He flew F-102s on a tour as Squadron Commander in Greenland during the Cold War. During a tour in Vietnam he flew OV-10 Bronco’s as part of the forward air control.

After a career spanning over thirty years and three wars with over 10 000 hours amassed in Fighters Colonel Joseph “Joe” Joiner retired in 1973.

A profound visit

By happy coincidence my sister Anabel Kuhr lives 20 minutes away and agreed to present the Log Book to Mr. Joiner for his signature. Below is Anabel’s account of her profound visit with Mr. Joiner:

I was honored to visit with Mr. Joseph “Joe” Joiner, and hear a couple of his stories. I recount here ones that blew me away. He told of his being listed as an Ace Pilot which meant that he had shot down 5 enemy planes.

Apparently he was officially listed as having shot down 4.5 but there was a back story which the officer in charge knew of and so he is indeed an Ace Pilot. When a plane is fired upon, the bullets leave incendiary marks on its fuselage. The plane awarded as .5 to Joe, was one he had shot at in combat. During the dogfight however, Joe’s comrade also engaged and shot at the German plane. The German was eventually shot down. Back on the ground, the third pilot said that he had shot the German plane which meant that he and Joe would share 50/50 in the ‘score’ on their records.

Two days after the incident, the third pilot was shot down and taken prisoner for a year. However in looking over the film of the air battle it was clear to see that the third pilot’s shot did not hit the German’s plane. There were no incendiary marks from his shots. This meant that Joe should receive the full score on his record. The Officer of record asked Joe if he would like to have the record changed, but Joe said not to bother with it. The third pilot was now a POW and also a friend of Joe’s.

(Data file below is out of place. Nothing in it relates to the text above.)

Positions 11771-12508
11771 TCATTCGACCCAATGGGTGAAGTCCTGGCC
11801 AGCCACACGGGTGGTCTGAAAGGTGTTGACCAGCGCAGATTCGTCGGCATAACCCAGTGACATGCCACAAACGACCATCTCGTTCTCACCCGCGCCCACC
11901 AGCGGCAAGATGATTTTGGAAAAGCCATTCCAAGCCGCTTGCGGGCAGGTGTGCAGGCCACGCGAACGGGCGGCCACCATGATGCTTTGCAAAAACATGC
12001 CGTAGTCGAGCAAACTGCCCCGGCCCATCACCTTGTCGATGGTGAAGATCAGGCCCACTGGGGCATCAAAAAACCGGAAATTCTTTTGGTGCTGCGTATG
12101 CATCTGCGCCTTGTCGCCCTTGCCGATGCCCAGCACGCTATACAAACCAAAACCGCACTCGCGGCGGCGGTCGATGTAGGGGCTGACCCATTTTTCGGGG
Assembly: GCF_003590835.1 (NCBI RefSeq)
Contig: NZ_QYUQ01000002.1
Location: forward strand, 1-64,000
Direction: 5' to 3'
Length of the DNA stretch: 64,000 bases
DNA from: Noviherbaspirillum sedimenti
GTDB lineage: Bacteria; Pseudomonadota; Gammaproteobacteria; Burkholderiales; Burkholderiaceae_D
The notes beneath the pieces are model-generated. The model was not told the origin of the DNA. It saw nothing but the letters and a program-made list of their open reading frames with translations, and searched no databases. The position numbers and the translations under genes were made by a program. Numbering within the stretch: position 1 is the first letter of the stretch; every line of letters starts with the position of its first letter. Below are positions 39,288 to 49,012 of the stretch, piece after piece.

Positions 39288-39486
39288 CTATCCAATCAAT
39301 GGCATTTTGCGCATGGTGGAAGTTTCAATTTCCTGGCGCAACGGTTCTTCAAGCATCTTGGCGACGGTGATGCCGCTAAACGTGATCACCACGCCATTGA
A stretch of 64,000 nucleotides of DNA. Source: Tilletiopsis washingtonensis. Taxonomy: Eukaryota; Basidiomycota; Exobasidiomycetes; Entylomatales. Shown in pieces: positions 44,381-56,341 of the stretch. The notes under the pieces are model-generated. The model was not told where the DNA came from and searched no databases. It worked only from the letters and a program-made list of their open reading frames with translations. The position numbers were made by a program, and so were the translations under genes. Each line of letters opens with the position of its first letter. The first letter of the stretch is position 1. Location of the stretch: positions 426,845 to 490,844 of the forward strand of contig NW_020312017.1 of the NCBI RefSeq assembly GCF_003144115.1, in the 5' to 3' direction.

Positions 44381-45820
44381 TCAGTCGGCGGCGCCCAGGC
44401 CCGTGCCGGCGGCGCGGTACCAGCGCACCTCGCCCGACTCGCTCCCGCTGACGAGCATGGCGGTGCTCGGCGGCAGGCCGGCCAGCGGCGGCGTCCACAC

Joe also mentioned his strafing activities, which means trying to hit a plane on the ground. He said these were more deadly missions than air fights, since the landed planes were well guarded and the pilot attacking from the air was very likely to be killed. He said a lot of pilots died that way. Apparently the aim of the attacking pilot was not just to strafe the landed planes, but actually make them burn, by hitting the fuel tank. You got more points for this, as it meant the plane was completely destroyed. His record of 4 such points were from a couple of missions. He said that a squadron usually had about 25 pilots, and within a few months they lost 52 pilots.

I asked Joe if he ever fought against a German pilot that he knew he had come across before, and he said “no”. However, he said that one time he was chasing a German plane; he was on his tail, when they both started climbing. (Joe put his hands up to show the motion of the climb) He said as he was climbing past the plane, he and the German turned their heads to look at each other. He said he was just a few feet away, (about 30 feet) and could see the German pilot’s eyes clearly, and they both knew one of them was going to die.

Anabel Kuhr

Thanks Anabel!!

Last Updated on 13 March 2021 by Lars McKie